Almost half of Tidal’s founders could have to pull their own music

By

giphy
Even Jay Z's wife may find her music vanishing from Tidal.

7 of the 15 artists with an ownership stake in Jay Z’s troubled Tidal streaming music service may have their music pulled from it as a result of Jay Z failing to reach a music licencing agreement with Sony, which owns many of the streaming rights to the musicians in question.

Alicia Keys, Daft Punk, Jack White, Calvin Harris, J Cole, Usher have all released albums under one of Sony’s labels, while even Jay’s own wife Beyonce could see her music vanish from her husband’s attempt at a challenger to digital music giants like Spotify and Apple.

According to an interesting and well-reported story by Bloomberg, Jay Z was apparently counting on an investment deal with Sprint to cover these costs, although Sprint has, well, sprinted to set the record straight by noting that its deal with Tidal is not “a financial investment or exclusive partnership.”

Since the 7 artists who may have music pulled stood on stage with Jay Z when he first unveiled the service back in March, this would be another embarrassing setback for Tidal. The service claims to have 900,000 current users, but it is expected that a large number signed up for a free trial and will quit when they have to start paying.

As a means of comparison, three-quarters of Spotify’s 60 million current users are non-paying free users.

Tidal’s story is fascinating to follow for a couple of different reasons.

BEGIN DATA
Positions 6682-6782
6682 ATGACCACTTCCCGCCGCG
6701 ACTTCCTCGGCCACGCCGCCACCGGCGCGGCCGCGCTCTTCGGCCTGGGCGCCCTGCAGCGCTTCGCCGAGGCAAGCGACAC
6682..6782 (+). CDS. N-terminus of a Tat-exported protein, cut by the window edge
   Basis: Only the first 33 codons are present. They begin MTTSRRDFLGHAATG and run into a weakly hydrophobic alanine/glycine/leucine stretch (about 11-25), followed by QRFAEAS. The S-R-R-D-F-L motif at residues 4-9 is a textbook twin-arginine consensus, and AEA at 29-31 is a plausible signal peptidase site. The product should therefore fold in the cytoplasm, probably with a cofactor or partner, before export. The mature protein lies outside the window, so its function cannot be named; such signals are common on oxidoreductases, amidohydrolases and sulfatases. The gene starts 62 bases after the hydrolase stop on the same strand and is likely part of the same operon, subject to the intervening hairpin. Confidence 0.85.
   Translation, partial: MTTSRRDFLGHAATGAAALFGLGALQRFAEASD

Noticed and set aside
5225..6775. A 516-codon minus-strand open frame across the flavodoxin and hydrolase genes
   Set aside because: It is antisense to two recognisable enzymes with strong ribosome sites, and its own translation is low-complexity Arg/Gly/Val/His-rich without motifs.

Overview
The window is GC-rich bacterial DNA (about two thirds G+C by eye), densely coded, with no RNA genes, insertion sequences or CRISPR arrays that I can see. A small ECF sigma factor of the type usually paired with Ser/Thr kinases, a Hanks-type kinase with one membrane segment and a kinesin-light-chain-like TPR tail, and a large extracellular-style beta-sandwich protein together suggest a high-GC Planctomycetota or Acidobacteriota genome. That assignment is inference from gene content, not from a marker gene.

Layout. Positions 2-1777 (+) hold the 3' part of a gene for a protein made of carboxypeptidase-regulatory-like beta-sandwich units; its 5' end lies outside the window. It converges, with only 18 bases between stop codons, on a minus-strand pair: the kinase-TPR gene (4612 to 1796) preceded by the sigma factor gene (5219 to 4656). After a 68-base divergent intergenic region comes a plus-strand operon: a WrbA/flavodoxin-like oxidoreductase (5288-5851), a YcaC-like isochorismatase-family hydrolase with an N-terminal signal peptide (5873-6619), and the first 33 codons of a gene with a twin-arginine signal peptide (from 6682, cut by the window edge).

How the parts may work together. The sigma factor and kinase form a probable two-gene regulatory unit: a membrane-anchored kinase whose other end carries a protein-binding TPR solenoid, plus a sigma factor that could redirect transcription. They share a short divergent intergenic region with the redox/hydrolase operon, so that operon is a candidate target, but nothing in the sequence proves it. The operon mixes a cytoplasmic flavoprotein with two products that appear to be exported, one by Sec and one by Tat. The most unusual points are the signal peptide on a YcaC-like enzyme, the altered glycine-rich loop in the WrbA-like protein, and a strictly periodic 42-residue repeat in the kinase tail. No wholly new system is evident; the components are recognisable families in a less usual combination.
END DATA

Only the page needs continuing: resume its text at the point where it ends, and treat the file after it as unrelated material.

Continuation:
Firstly, there’s the irony that Jay’s wife Beyonce could have music pulled from the service, having proved such a massive boon for Apple’s competing iTunes service. Beyonce’s surprise BEYONCÉ album was released in late 2013 and went platinum within a week — becoming the fastest-selling album in the history of iTunes.

In the wake of that album, Apple has reportedly pushed for more artist exclusives as a way of re-creating the “Beyonce effect.” Those exclusives are reported to be a big part of the upcoming Beats Music relaunch rumored to be taking place at WWDC.

More crucially, though, is the fact that Jay Z’s Tidal service has demonstrated just how challenging it is to launch a streaming music service to compete with the established likes of Spotify.

Apple likely won’t make some of Jay’s more rookie errors (when your main selling point is making millionaires richer by offering a higher royalty rate, you know you’re onto a loser!), and it certainly has a lot more disposable cash to sink into a break-even or money-losing project early on.

But as happened before the launch of the iPod, iPhone, iPad and Apple Watch — when Apple was able to learn from the failures of other tech companies which came before it — Jay Z right now seems to be staging a seminar about what not to do.

Even if part of me would enjoy a Tim Cook freestyle rap taking aim at Cupertino’s enemies.